Domain name control panels
What does a domain name actually do?
Let’s unpack some fundamental ideas, because they are going to come up again and again in this article thread.
Think of a mobile phone: you need a phone number and a handset. The number directs calls to a specific handset, no matter what model, or where it is in the world. A domain name is similar, except that, newly created, it’s set up to direct traffic for least two services: a website and email.
A server is simply a computer, one that is in an open state of communication with other computers. It might be doing a specialist job — just serving up websites — or be a bit multi-purpose — serving websites, fielding email, and storing databases. What that means is that your domain name is stored on a server that points to another server where your website is hosted, and possibly a third server where your email is exchanged.
So essentially, a domain name is an address book, or map, to other server(s). The domain name needs to store the unique IP address for each server it uses. An IP address is usually a set of four numbers, dot separated. The IP address of the server this website sits on, for example, is
184.108.40.206. So long as a domain name points at the relevant servers, it really doesn’t matter how many servers are involved, or where they are in the world.
It should follow from the above that, if our Web services can be split across servers, the servers can be managed by different Internet Service Providers (ISPs). A domain registering agent usually also offers Web hosting. But we’ll see in the next couple of articles that, although you may well may use the same ISP, you don’t have to, and that you may well find good business reasons to use a different service provider to register your domain name, host your website, and manage email respectively.
Before you register a domain name
Think hard about the name, phone number, email and postal addresses of the account creator. They will be the legal owner of the domain name.
In the fullness of time you may well own multiple domain names, so your registration account is an important business asset. Given that any business experiences a turnover in personnel, it’s important to think about preserving access to it. This isn’t quite simple as saying “don’t lose the username and password” because two-factor authentication is rapidly becoming a norm, so it can prove to be a head-scratcher in all but the most rigorous of admin contexts.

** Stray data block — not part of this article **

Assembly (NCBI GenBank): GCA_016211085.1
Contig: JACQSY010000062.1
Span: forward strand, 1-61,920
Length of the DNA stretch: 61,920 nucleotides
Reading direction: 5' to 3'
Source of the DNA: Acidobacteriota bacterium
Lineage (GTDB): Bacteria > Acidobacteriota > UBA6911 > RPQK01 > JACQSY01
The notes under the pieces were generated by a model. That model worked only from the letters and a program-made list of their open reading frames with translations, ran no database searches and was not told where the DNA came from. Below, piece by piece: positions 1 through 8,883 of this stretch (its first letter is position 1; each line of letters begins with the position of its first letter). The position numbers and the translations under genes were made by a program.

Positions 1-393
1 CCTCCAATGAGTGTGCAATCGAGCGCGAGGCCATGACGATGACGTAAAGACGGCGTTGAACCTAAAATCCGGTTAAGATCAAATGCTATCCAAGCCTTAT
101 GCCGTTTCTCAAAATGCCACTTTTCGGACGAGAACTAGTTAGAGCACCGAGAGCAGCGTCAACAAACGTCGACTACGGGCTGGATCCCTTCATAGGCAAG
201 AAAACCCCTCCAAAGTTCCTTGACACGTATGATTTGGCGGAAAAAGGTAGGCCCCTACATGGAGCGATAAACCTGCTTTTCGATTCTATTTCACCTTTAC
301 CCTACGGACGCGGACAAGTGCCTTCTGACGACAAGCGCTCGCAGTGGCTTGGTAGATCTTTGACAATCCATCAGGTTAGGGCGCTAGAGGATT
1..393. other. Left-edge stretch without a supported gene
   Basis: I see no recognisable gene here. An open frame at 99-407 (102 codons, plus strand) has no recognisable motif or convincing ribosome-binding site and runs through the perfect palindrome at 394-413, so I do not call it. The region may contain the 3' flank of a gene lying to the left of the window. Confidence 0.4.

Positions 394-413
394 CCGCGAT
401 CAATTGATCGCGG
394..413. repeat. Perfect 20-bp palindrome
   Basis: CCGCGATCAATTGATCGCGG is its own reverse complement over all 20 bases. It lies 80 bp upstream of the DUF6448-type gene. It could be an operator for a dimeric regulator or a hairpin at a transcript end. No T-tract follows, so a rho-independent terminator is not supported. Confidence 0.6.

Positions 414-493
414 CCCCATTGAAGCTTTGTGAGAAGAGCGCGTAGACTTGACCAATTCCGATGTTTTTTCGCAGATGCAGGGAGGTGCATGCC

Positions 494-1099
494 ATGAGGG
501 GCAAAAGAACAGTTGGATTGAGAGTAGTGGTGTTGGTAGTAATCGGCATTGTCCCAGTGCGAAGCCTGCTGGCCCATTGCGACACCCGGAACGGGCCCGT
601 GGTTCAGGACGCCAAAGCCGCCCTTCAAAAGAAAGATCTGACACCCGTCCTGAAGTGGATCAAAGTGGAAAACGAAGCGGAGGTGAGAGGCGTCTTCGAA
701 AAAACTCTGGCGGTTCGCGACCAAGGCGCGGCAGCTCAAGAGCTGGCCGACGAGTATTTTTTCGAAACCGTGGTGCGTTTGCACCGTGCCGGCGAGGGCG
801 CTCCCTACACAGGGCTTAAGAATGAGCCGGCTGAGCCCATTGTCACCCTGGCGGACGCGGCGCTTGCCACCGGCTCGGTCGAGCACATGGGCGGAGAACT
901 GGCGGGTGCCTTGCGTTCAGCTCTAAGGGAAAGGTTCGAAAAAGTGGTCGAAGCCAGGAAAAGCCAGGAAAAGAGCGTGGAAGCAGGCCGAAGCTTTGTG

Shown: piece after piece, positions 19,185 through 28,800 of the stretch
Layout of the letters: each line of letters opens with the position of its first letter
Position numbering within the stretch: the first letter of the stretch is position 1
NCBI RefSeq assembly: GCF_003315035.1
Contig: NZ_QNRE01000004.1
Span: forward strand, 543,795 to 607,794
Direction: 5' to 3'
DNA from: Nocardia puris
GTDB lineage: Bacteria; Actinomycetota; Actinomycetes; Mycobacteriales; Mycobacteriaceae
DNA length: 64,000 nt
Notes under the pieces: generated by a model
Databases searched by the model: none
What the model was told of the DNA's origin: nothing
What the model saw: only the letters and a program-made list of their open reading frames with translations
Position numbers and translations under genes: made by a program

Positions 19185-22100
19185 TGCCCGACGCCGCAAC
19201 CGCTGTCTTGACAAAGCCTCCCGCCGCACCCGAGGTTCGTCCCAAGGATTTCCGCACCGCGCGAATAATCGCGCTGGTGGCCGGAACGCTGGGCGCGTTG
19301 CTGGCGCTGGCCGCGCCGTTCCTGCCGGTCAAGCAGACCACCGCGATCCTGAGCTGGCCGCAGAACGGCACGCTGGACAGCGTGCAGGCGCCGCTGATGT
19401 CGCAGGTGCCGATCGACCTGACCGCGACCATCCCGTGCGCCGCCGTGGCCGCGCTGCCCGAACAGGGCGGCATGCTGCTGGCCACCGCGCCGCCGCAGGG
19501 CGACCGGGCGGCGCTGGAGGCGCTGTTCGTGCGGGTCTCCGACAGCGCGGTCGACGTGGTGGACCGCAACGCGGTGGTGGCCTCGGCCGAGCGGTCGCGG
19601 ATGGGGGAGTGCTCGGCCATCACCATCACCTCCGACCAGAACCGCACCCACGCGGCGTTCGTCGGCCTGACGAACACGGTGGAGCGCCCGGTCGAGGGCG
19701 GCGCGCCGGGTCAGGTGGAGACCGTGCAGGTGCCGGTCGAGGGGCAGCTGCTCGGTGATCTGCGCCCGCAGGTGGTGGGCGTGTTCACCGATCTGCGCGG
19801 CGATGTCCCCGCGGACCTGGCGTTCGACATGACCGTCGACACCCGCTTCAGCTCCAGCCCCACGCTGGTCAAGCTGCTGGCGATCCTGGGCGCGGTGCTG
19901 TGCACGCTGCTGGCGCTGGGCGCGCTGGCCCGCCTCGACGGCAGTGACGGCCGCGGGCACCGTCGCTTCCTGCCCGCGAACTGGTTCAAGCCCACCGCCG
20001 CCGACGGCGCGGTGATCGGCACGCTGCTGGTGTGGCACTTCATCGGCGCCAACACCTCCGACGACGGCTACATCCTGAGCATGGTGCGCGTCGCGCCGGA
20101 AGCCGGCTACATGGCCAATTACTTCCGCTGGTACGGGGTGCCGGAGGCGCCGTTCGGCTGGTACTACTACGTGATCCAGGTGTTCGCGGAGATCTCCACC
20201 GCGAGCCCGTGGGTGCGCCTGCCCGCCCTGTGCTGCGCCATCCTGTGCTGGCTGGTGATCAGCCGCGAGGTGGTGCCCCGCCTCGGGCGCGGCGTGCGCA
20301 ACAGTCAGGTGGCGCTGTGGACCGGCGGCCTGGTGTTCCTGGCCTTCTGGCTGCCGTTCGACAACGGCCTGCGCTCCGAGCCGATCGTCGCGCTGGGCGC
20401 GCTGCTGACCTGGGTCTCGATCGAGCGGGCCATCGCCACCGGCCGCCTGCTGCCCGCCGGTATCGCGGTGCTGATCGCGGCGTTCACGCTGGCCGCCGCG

I’ve seen people lose control of their domain name by failing to think through account set up. A common enough mistake with non-profits is to delegate setup to a volunteer, often an aspiring Web developer, with whom the charity later loses contact. In a worst-case scenario, the charity can’t login and renew payment card details, or demonstrate that they’re the moral owner. Let’s say the primary email contact (often the username) goes to an account they don’t have access to: in this case they’d have to restart a website from scratch. The knock-on effects can be serious: domain email will also be lost. Access to other services that use a domain email as a username can rapidly become precarious too.
There is no bullet proof solution, but make sure it’s an account registered in your name (if you’re the sole representative), or the name of a business owner, with a business address that you can later prove is (or was) yours. Be sure to see that the domain name is registered completely independently of the person or agency creating your website: you may be their client, but the domain name is your asset: it shouldn’t end up part of their portfolio.
As far as humanly possible, make sure that the registered email address will always remain accessible, so that even if you lose a password you can reset it. If there are recovery options (a mobile number, secondary email) make sure they’re also in the name of a standing business owner. Other gotchas include mobile numbers for two-factor authentication. In this case, you may have the username and password, but you can’t enter an authentication code at login if it’s sent to a mobile number you no longer have access to. Registering security questions like “Your mother’s maiden name” present an obvious conundrum: whose mother?
Having though this through and registered your domain name, now let’s decide whether to host it with the same ISP.